This year, he figures to see time against players like Celtics guards Marcus Smart and James Young, as well as Heat guard Shabazz Napier, all of whom were first-round picks in last week’s NBA Draft.

Being teammates with Paul George, a member of the NBA’s All-Defensive First Team in 2013-14, has helped Hill hone his craft defensively. The two players matched up with each other frequently in practice and Hill said he has picked George’s brain on occasion. But Hill also noted that he relies more on his strength because he doesn’t possess George’s length or thinner frame that allows him to slip around potential screens.

In addition to his focus on the defensive end, Hill has also spent a lot of time this summer working on refining his jump shot. At Bird’s request, Hill spent a week working with renowned shooting coach Hal Wissel and plans to work with him again in August.

Wissel has worked with many players over the years, including Mike Miller, Pau Gasol, Monta Ellis, and Baron Davis. Lance Stephenson worked with Wissel last summer and saw his field goal, 3-point, and free throw percentages all go up in 2013-14.

Hill said the biggest emphasis in his work with Wissel has been keeping the ball in front of him when he goes up for a shot rather than bending it back toward his head to help him have a quicker release. Hill is also working on staying square to the basket on his shot.

“You can’t expect to change your jump shot in a week, but you have to pick up a couple things, keep working at it, and when he comes back, try to pick up a couple more things,” Hill said.

Last year, Hill had a strong Summer League performance, averaging 12.5 points per game. But after a year in the Pacers’ system, Hill said on Tuesday that he feels a lot “more relaxed” this time around because he has a better understanding of the Pacers’ offensive and defensive concepts.

He’s also matured, admitting to the media that he wished he had taken better advantage of his time in the NBA’s Developmental League last winter. Hill spent two games with the Ft. Wayne Mad Ants, averaging 17 points, but was frustrated with the role in which he was used and opted not to make a return stint to the D-League.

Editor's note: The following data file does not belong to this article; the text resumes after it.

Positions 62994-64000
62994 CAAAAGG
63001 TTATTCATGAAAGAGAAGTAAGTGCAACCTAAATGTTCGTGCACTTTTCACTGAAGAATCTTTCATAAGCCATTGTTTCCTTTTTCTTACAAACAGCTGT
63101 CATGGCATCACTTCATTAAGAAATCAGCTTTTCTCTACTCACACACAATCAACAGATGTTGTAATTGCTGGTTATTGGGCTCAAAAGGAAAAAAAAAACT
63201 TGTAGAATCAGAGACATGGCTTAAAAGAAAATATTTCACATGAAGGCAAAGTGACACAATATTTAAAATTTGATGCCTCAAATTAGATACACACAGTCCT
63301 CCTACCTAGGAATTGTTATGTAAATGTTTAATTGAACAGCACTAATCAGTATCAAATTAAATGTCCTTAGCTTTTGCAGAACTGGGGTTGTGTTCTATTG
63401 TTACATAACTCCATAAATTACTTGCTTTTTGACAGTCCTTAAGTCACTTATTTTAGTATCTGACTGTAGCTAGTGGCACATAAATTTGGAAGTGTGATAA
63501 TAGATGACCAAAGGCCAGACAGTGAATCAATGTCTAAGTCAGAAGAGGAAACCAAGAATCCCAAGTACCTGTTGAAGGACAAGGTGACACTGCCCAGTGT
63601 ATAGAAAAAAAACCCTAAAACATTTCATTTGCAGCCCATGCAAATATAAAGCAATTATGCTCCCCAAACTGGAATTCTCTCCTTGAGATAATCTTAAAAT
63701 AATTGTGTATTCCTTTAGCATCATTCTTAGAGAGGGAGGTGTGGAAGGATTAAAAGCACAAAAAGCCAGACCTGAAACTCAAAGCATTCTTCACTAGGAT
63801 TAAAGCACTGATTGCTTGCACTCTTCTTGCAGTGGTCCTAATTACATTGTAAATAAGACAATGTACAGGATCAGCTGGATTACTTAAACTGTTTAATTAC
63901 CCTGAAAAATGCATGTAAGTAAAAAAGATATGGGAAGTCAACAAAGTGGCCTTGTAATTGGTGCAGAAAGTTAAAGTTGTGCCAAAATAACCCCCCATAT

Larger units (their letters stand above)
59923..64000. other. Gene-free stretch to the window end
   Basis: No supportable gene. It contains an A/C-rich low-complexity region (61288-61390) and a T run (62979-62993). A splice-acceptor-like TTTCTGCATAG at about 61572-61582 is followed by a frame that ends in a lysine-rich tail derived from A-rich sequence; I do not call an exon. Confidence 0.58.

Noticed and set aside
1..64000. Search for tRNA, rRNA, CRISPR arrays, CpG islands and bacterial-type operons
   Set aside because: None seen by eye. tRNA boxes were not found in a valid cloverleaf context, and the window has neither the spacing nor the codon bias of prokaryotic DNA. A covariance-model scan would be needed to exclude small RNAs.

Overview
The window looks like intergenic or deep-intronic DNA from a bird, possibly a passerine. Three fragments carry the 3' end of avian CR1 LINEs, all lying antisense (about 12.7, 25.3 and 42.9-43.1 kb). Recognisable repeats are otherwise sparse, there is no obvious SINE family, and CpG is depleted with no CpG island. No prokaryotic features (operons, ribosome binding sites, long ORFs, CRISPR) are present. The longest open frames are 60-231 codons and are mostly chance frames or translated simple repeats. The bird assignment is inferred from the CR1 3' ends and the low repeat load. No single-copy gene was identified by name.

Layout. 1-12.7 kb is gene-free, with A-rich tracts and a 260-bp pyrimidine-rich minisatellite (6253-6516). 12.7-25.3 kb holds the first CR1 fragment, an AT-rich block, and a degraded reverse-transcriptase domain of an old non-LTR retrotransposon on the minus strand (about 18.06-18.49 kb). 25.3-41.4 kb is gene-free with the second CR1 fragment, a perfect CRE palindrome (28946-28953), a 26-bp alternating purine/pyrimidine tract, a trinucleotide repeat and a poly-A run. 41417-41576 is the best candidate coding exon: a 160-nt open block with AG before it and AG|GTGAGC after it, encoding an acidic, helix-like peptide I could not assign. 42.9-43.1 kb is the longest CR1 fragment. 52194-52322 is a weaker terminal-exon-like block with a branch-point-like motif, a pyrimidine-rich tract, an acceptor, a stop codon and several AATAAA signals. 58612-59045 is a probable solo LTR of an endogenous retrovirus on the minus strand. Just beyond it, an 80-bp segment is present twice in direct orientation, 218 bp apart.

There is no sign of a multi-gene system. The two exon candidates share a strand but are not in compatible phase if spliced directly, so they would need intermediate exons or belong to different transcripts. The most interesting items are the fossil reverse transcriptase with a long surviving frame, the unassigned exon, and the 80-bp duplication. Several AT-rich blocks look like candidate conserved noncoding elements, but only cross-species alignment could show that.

In retrospect, Hill said, he “just didn’t handle adversity” and incorrectly valued his individual success more than the success of the team while in Ft. Wayne (coincidentally, Mad Ants head coach Conner Henry has been helping out Burke during this summer’s camp).

As for what he learned being on the NBA roster last season, Hill said his biggest takeaway was “to always be ready.” He cited teammates Chris Copeland and Rasual Butler as prime examples of players who didn’t get consistent playing time but were still able to make key contributions when their number was called.

Speaking of numbers, Hill may be wearing a new one this fall. Hill is wearing 44 this summer after donning 9 as a rookie. He wore 44 in high school and college, but initially didn’t wear it with the Pacers because it was the same number that Solomon Jones wore when he played for the Pacers from 2009-11 and he wanted to avoid confusion with the only other Solomon to don the blue and gold. Hill has put in a request with the league to change his number for the 2014-15 season, but the change is not yet official.

But whether it’s 44 or 9, Solomon Hill figures to hear his number called more frequently this season. How much more often depends on the strides he makes this summer.